GETTING POLICE REFORM EFFORTS BACK ON TRACK
Recent issues involving dispensation of justice and due process have raised questions on what has come out in the implementation of the long-term agenda for the transformation and upholding of the rule of law by the Philippine National Police and how its members are coping with the damaging outcomes of their own doing while carrying out their mandate to serve and protect.
Many believe PNP Chief Debold Sinas made a mockery of the due process when he announced the death of flight attendant Christine Dacera on New Year’s Day is a rape-slay case without solid evidence.He claimed the case is solved in record time with the arrest and filing of charges against three suspects,who were later ordered released by the court for lack of prima facie evidence of their involvement in the alleged “crime,” ruling that the case calls for further investigation.
In making such hasty conclusions despite lacking a firm grasp of the situation possible only if a thorough inquiry was conducted, the chief PNP has only showed the entire force under his command, and the citizens they are bound to serve and protect, how to fail to perform a basic police duty – determining whether or not a crime has been committed.
Efficiently getting to the real cause of the victim’s death – which still cannot be concluded to have resulted from a crime – was supposedly a chance for the beleaguered institution to regain public trust, following recent cases of cops involved in crimes and misconduct.
It could have showed an improved professionalism and efficiency among our police officers, considering the noble intentions of the PNP Patrol Plan 2030, which serves as the agency’s roadmap in transforming to a more capable, effective, and credible organization after it was tagged by national perception as one the most corrupt government agencies in the country in 2003.
Among the program’s key areas is to “streamline institutional mechanisms and procedures in order to promote speedy access to justice and legal protection; ensure police neutrality and non-discrimination; and foster respect for human rights and gender neutrality.”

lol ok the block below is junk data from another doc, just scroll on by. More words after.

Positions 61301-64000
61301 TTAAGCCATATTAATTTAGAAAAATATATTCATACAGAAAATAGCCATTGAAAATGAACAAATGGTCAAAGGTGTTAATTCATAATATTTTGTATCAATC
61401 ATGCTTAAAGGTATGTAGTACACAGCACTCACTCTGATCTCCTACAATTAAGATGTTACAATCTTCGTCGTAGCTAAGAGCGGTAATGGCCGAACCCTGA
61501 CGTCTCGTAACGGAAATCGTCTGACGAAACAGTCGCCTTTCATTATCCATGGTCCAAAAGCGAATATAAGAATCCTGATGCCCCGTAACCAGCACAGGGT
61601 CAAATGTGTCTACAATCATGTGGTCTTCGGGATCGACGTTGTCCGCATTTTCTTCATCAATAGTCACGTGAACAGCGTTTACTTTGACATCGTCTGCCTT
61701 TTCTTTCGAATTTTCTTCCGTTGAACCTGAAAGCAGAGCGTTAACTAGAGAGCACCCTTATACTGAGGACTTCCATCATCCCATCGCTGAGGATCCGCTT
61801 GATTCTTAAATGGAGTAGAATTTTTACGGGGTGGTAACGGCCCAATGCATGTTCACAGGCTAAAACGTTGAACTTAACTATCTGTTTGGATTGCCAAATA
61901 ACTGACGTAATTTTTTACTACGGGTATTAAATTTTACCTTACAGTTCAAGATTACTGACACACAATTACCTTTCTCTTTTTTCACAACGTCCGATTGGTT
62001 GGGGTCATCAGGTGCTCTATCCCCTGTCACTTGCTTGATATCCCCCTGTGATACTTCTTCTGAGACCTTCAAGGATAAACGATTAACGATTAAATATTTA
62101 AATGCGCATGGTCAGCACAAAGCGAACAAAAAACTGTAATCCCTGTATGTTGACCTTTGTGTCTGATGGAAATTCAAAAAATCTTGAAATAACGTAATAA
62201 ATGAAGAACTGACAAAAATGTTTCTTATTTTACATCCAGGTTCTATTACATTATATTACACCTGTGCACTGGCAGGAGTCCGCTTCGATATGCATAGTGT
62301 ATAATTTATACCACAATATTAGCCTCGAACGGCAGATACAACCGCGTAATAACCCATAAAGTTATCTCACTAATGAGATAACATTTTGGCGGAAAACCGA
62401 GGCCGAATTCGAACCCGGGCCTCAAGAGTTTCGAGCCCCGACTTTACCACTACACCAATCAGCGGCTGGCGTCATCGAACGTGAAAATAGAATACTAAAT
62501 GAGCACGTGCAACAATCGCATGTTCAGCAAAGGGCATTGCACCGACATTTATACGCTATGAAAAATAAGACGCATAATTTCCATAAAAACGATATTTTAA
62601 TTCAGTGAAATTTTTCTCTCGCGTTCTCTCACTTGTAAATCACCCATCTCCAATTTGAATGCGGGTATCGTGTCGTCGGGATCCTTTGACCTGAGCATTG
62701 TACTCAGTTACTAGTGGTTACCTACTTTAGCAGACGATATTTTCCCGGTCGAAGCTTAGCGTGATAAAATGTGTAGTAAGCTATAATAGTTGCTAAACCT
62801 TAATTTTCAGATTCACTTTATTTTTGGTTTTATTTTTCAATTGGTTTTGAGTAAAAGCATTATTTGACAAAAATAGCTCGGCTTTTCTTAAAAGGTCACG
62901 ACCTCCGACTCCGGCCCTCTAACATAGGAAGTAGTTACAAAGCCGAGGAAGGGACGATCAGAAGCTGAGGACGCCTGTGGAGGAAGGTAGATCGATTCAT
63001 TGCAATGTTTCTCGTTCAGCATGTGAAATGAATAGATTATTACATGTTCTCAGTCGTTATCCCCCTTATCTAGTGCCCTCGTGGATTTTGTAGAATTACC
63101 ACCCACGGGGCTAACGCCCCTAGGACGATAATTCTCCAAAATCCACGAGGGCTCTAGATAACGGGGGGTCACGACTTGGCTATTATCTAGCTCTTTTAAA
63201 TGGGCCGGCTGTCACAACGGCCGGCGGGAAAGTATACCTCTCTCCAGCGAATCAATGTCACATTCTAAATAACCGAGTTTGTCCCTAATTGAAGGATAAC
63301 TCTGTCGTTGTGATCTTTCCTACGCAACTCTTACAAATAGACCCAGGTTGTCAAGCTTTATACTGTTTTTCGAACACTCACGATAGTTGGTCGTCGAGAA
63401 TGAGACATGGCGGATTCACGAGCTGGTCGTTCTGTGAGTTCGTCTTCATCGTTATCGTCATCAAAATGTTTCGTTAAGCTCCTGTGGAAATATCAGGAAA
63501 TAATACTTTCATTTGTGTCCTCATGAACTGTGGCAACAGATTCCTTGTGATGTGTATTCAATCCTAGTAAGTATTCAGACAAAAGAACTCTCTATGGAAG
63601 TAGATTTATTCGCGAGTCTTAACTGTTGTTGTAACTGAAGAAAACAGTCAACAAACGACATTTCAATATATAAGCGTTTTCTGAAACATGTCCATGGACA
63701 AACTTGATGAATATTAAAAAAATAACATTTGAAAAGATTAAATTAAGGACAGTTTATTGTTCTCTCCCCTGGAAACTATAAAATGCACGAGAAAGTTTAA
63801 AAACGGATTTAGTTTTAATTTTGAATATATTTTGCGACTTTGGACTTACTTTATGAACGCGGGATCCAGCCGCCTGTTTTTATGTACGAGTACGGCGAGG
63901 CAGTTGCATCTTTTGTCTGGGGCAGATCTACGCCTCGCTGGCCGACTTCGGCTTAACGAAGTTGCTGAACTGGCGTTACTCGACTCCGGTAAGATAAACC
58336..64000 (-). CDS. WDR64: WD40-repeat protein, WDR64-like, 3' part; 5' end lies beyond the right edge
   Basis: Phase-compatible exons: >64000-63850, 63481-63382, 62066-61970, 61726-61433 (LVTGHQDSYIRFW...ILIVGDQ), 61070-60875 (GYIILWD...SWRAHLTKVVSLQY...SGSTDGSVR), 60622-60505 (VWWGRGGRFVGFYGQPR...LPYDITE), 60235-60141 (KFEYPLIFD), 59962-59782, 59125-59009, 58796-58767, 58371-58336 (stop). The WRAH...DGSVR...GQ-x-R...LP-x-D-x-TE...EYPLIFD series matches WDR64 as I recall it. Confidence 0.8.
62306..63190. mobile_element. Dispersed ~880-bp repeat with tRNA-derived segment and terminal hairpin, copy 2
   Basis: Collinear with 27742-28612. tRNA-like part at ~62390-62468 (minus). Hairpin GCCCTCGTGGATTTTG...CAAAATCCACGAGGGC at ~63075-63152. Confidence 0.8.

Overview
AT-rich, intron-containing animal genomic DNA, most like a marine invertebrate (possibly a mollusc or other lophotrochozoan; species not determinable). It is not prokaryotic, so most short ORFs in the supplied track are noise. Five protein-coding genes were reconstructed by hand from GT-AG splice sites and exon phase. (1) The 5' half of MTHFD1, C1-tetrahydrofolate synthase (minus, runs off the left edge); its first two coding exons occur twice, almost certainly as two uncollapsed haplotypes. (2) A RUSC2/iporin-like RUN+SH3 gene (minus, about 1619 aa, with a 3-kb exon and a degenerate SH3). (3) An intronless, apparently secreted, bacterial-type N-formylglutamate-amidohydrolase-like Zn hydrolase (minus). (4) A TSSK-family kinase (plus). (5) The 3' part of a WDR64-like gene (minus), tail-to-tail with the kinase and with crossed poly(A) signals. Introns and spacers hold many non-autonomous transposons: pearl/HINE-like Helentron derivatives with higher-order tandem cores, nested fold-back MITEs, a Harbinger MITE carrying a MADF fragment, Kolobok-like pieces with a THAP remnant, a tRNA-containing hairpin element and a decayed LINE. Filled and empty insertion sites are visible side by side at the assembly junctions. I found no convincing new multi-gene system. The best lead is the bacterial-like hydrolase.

Here at the “home of the most disciplined cops,” the Police Regional Office-Cordillera is making headway in covering the 12 key areas of the roadmap. While some of its personnel have been linked to crimes, one of which recently resulted in the disbanding of the regional drug enforcement unit, the public is counting on their assurance of having an impartial investigation.
Cordillera cops have been proving their worth since Day One of the Covid-19 pandemic, by serving in the frontlines and enforcing prevention measures, while at the same time being deployed to their regular peace and order duties, doing civic and humanitarian missions during typhoons and emergencies, and helping in the conduct of distance learning.
The local cops have been doing their best to be at our service anywhere their assistance is needed, with some doing beyond their mandate, such as sharing their salary to build houses for homeless residents and helping an honest Benguet farmer who opted to return lost and found money when he needed it the most.
Although the Cordillera’s own is far from being perfect, we choose to read sincerity in between such deeds, and not just to earn some points to report on their accomplishment portfolios.
However, the recent blunder at the agency’s top level is dragging the organization further down. The action of the PNP chief, instead of saving a tarnished image, is derailing efforts of different police commands to uplift the entire agency, particularly in terms of institutional capabilities by improving administrative and operational coherence and efficiency and strengthening the police stations to enhance their service and bring the police closer to the community.
With calls to probe on how the PNP handled the Dacera case at the House of Representatives, our call is for the police force to be able to focus on their job and get back on track in spite of the blows caused by its wayward members and an unsteady leadership. The reforms the agency is aiming will not be easy to achieve, but for us, having a peace officer who knows his job and carries it out well is already a big step to regaining public trust and confidence.